Breaking the Cycle

Have you ever had one of those mornings?

You wake up, usually from a lucid dream, feeling a real sense of clarity about something, as though your subconscious had been wrestling with a problem during the night and finally figured it out. In my case I woke up earlier than usual this morning and went through a thought process that I felt I needed to write down.

Last night I had a lengthy talk with my 14-year-old son about a few unresolved issues that have been bothering and frustrating me. My concerns centre around the amount of time he spends playing video games online but the chat also got into things like how he’s doing at school, his general moodiness and lack of cooperation around the house, and how he plans to spend his upcoming summer holidays. Pretty standard stuff for a parent-teenager talk.

As usual, it was a mostly one-way conversation but one of the things he did offer up was that he feels under pressure to get better grades at school so that I won’t be disappointed and angry with him. I was a bit taken aback at that last bit and reminded him that what I want is not necessarily for him to get the highest grades but for him to make the most of his potential. He’s in a “super selective” school, one of the best state schools in the country, so he’s already doing very well. And being in an academically strong school offers him the opportunity to reach even higher, if he applies himself. But obviously being in that kind of high-achieving environment brings its own pressure and I’m sure it’s something most of the school’s parents are aware of.

At one point, I asked him whether the amount of time he was spending online was maybe an escape from not only this pressure but also the upset and pain of his mother and I splitting up and the disruption to our family life, mentioning that when I was in the same situation at the same age, I had retreated into music and hobbies and largely cut myself off from the world. He insisted this wasn’t the case, but I have to wonder. I hugged him – something I don’t do often enough – told him that I’m proud of him, that’s he’s a good kid, kind and thoughtful despite his best efforts to appear otherwise, and that we would work on all of this and try to reach a positive outcome.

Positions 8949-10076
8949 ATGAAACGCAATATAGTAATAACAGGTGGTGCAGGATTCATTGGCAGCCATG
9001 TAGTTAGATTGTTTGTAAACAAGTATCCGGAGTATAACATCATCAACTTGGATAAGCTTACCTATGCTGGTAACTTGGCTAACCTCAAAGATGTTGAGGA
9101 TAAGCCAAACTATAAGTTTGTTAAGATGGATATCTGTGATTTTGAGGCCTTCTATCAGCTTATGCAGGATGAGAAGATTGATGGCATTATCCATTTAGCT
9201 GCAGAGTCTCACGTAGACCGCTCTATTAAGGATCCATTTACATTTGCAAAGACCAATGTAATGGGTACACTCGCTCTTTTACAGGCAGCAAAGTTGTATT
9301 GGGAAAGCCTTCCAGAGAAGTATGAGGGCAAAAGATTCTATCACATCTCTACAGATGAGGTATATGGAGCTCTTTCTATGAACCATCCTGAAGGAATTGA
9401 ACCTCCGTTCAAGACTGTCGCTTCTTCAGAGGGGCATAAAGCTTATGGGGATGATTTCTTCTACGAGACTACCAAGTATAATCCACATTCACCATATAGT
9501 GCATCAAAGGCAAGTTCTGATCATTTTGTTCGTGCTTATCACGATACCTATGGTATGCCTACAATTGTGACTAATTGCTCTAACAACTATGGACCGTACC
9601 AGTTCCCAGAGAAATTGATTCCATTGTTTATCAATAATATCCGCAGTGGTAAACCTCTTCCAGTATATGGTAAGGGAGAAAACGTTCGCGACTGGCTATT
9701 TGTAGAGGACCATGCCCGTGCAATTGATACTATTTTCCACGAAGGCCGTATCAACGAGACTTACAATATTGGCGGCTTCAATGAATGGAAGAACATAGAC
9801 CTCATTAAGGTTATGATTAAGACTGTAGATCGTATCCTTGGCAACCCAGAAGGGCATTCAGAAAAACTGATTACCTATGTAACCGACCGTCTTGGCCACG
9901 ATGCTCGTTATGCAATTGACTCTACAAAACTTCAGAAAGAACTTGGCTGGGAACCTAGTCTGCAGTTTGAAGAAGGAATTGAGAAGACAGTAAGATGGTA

Fast forward to this morning. It dawns on me that the immense frustration that my son’s situation and attitude are bringing out in me is almost definitely due to the fact that I fear seeing him repeat my own pattern of behaviour, my own consistent failure to make the most of my potential. I did well enough at school and college but never really pushed myself. In work, whenever I was given a position of authority, I’d have difficulty leading or delegating. I was well able to work hard and put in long hours when doing something I enjoyed, but I’d put off things that I didn’t. I’d come up with different rationales for it, but I think it boiled down to responsibility not sitting comfortably with me.

I started my online business 20 years ago, and for the most part have run everything by myself. And I’ve watched as other similar websites have come along and grown in the same space (not to mention the likes of Facebook or Twitter, which were launched 5 and 7 years later!), while my own website has slowly withered due to neglect. I’ve usually known the things that I needed to do to expand and grow the business, one of which would be to collaborate more with other people, but in the end I’ve procrastinated, doing little or nothing about it. And along the way, I’ve taken the easy way out and blamed it all on a general lack of business sense. “I’m just not a natural businessman type!”

I analyse my marriage and divorce in a similar way. I wouldn’t take all the blame on my own shoulders alone, but for years I knew there were issues around my patterns of behaviour. I was aware of what they were, but time and again I would fail to address them – things like maintaining family/work boundaries while working from home, making sincere promises about future financial security but not having an actual plan for the future, keeping communication channels open, setting aside time for us as a couple and away from the kids, and so on. And, perhaps more subconsciously than with the business, I’ve tended to cop out with the excuse that, “Well, I’m the child of a broken marriage, so it’s no surprise that things didn’t work out!”

Okay, so now I’m visualising a lifetime of similar frustration and disappointment for my son – unless I find a way to help him break the cycle. Or rather, by breaking the cycle myself and thereby modelling a better path for him. So now it’s even more important than ever that Father Lessons not become the latest in a series of half-arsed projects. It’s an idea with a lot of potential, everyone’s positive reaction to it has proven that to me.

The question that remains is – will I follow through and ensure that it lives up to its potential? I may need your help…

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